(NEWS OF THE WORLD is on Netflix Nordic starting February 10th)
Once Upon a Time in the West
NEWS OF THE WORLD, directed by Paul Greengrass, is a delightful and emotionally rewarding revisionist western that knows exactly the story it wants to tell. It’s a simple and down to earth film, nonetheless surprising in its substance and subtlety as it disrobes genre conventions to connect the past and present in a thoughtful and prescient way.
Tom Hanks plays Captain Kidd, a former confederate soldier a few years after the civil war, who now travels the unified, but emotionally broken country reading the news to people who can’t or don’t have the time to do so themselves. His show brings communities together for brief moments to experience the outside world, and there’s a sense that no matter how big or small the stories are, they matter because of their connection to a country most won’t get to see.
On the road, Kidd encounters a scene of brutal carnage, leaving behind only a sole survivor: Johanna, a young German girl once kidnapped by the Kiowa, who now belongs to no tribe. Integrating into her new community over the years, Johanna no longer speaks English or German, and her understanding of the ever-expanding new America is tenuous at best. Nevertheless, she sparks a light inside of Kidd, who takes it upon himself to take her home to distant family back east.
An acting masterclass
The film unfolds in an episodic but not disconnected series of adventures, as the duo makes their way across a wasteland of post-war Ameria. During the journey, they encounter desperation, lies, strife, and, ultimately, goodness as they search for a place for both to call home.
Hanks, always a treasure, grows into a better, more subtle actor every year. As Kidd, he carries an immense burden from the war, and his internalized trauma serves as much of the fuel that drives him. Even as he plays a showy proto-vaudevillian with his news act, Hanks keeps his cards close to the chest, letting the remarkable geography of his weathered face and weary eyes do most of the work. It’s one of his better performances and a sterling reminder of why he remains a star through the decades.
Equally impressive is Helena Zengel as Johanna. Already making an impression in the heartbreaking SYSTEM KILLER just a year ago, Zengel is every bit up to the task of carrying the picture alongside Hanks. Their relationship feels natural, and Zengel imbues the difficult role with maturity and pathos well beyond her years.
The good kind of revisionism
NEWS OF THE WORLD is the kind of revisionist western I’ve come to love over the years. It discards the tropes of noble savages and glorious settlers and instead dives headfirst into deciphering the trauma left behind by America’s violent conquering. While the story could quickly turn into another narrative of the white man’s burden, Greengrass quickly subverts expectations by refusing to lionize either society, even as he doesn’t shy away from the atrocities.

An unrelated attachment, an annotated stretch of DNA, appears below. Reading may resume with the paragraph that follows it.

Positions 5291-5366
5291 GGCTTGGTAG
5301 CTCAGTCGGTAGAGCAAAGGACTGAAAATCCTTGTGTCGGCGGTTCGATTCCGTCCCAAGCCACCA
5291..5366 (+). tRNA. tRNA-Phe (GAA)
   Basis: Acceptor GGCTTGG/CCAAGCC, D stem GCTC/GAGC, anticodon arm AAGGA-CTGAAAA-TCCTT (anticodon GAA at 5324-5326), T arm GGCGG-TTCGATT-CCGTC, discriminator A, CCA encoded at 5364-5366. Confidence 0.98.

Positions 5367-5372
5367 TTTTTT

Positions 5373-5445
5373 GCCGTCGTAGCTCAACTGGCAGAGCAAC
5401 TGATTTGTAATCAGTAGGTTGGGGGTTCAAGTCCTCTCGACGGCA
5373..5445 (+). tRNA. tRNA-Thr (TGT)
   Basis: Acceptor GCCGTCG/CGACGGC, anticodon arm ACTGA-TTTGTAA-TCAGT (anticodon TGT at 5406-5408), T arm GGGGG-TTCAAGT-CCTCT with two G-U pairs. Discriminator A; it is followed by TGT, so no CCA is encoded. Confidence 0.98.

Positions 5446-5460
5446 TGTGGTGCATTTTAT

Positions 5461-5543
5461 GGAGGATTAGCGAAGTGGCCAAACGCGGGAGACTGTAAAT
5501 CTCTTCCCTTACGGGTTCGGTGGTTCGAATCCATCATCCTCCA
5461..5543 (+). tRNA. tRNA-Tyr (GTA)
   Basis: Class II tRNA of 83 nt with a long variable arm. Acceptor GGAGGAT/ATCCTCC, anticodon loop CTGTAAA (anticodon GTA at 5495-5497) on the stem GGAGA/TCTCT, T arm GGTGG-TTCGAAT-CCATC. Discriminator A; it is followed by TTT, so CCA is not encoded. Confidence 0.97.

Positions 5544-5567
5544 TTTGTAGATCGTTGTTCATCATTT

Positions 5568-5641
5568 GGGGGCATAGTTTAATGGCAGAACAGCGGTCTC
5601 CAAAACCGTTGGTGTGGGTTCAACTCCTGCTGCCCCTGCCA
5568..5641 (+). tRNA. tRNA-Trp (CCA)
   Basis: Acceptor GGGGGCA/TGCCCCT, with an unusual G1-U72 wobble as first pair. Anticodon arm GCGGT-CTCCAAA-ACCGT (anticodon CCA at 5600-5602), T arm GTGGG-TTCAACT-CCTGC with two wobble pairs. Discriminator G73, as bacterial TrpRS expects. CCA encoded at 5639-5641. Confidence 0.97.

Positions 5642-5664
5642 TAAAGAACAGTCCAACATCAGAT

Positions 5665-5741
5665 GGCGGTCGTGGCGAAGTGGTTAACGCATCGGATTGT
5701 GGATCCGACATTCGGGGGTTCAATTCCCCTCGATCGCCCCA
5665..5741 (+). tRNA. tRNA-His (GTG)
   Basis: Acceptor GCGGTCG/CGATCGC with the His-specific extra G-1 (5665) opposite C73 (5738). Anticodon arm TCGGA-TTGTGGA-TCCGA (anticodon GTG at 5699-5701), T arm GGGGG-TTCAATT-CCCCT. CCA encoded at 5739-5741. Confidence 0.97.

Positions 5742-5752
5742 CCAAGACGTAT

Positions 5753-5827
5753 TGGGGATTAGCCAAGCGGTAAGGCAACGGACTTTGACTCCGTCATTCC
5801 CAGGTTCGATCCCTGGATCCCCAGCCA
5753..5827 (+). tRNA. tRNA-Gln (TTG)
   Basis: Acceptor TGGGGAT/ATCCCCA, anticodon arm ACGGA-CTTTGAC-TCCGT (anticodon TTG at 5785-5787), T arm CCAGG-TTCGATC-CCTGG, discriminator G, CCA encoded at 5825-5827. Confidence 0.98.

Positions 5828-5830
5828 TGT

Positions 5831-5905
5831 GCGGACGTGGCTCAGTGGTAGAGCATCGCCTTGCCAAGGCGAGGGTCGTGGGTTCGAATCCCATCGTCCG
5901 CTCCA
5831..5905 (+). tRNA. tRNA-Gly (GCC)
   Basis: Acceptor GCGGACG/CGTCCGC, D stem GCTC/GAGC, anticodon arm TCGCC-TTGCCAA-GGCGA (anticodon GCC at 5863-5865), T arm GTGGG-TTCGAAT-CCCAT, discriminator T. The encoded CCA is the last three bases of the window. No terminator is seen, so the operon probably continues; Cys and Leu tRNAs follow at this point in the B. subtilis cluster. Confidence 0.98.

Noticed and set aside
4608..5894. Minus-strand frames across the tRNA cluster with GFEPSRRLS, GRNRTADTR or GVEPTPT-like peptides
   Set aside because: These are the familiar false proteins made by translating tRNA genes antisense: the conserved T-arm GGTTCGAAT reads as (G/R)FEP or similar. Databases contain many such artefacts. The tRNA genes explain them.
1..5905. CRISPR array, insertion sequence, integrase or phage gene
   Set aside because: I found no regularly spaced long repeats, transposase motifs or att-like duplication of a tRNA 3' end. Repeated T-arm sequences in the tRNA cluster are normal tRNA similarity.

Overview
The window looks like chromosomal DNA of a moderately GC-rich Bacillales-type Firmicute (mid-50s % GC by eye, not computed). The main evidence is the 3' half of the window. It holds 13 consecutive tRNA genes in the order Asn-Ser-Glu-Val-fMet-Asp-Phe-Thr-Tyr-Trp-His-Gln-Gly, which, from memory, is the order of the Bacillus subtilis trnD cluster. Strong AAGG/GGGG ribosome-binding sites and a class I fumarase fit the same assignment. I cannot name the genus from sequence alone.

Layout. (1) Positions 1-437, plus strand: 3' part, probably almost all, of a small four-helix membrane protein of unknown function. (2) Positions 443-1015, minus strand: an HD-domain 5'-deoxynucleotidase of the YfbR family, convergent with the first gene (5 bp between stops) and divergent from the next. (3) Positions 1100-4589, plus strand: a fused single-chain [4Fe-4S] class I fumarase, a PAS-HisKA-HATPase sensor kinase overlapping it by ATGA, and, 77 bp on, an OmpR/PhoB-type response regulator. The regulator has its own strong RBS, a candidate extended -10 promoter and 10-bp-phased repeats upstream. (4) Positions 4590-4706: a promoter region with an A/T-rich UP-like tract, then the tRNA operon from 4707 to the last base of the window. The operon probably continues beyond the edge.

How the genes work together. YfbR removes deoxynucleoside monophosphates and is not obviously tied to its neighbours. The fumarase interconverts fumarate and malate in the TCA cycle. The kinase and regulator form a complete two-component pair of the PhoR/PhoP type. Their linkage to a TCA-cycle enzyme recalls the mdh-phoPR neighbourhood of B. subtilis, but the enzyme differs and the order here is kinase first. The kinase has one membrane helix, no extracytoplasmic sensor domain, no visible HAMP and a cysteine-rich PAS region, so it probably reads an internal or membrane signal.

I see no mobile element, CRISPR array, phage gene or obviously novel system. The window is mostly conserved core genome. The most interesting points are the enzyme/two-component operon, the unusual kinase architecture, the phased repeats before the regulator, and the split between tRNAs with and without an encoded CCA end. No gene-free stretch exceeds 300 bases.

Simultaneously, the film is not an all-encompassing take on America’s birth nor the fading of the frontier. Its scope is strictly limited to what Kidd and Johanna experience and the subjective view gives the film an Ulyssian feel that is both hypnotic and elegiac. There’s an epistolarian element to Kidd arriving in town to read his news, and Greengrass stages each encounter to feel worn and alive. We barely get a sense of who everyone is, yet the brilliant cast sells a deep history between them in a few short sentences.
Greengrass is also not coy of using parables to the modern world, most notably in a story about a small-town dictator, who demands Kidd read the news only from his locally approved paper. How the story unfolds may strike some as naive and painfully optimistic, but there’s also something profoundly touching about it too.
Advances, none miraculous
Thematically, while the story does shy away from the more unsavory implications (Kidd is a former confederate, after all), there is a darker undercurrent that is not unwelcome. Inspired by Cormac McCarthy’s prose, moments on the road depict bleak horrors that have become commonplace, making them that much more terrifying.
Oddly, the film both stumbles and succeeds in its depction of Native American culture. It’s a success in allowing Johanna to speak Kiowa and for the story to acknowledge the presence of a multitude of tribes and cultures within America. But other than that, the Natives are barely a presence in the story, remaining on the sidelines as an ethereal concept fading into the wind.
Granted, this isn’t that story, and it’s already a step forward for the Western to even acknowledge the genocide the country is built upon, but one hopes for better representation.
It’s a shame that NEWS OF THE WORLD won’t screen in cinemas because of the pandemic. It’s the kind of mature, handsomely built film deserving the luxury of the big screen. While the story spins small, the canvas that Greengrass paints on is grandiose, and the illusion so total that a darkened theater would only emphasize how perfectly it fits. But even on the small screen, Hanks and Zengel shine bright.
At an unnatural time, NEWS OF THE WORLD feels like the perfect communal experience, even when shared at a distance.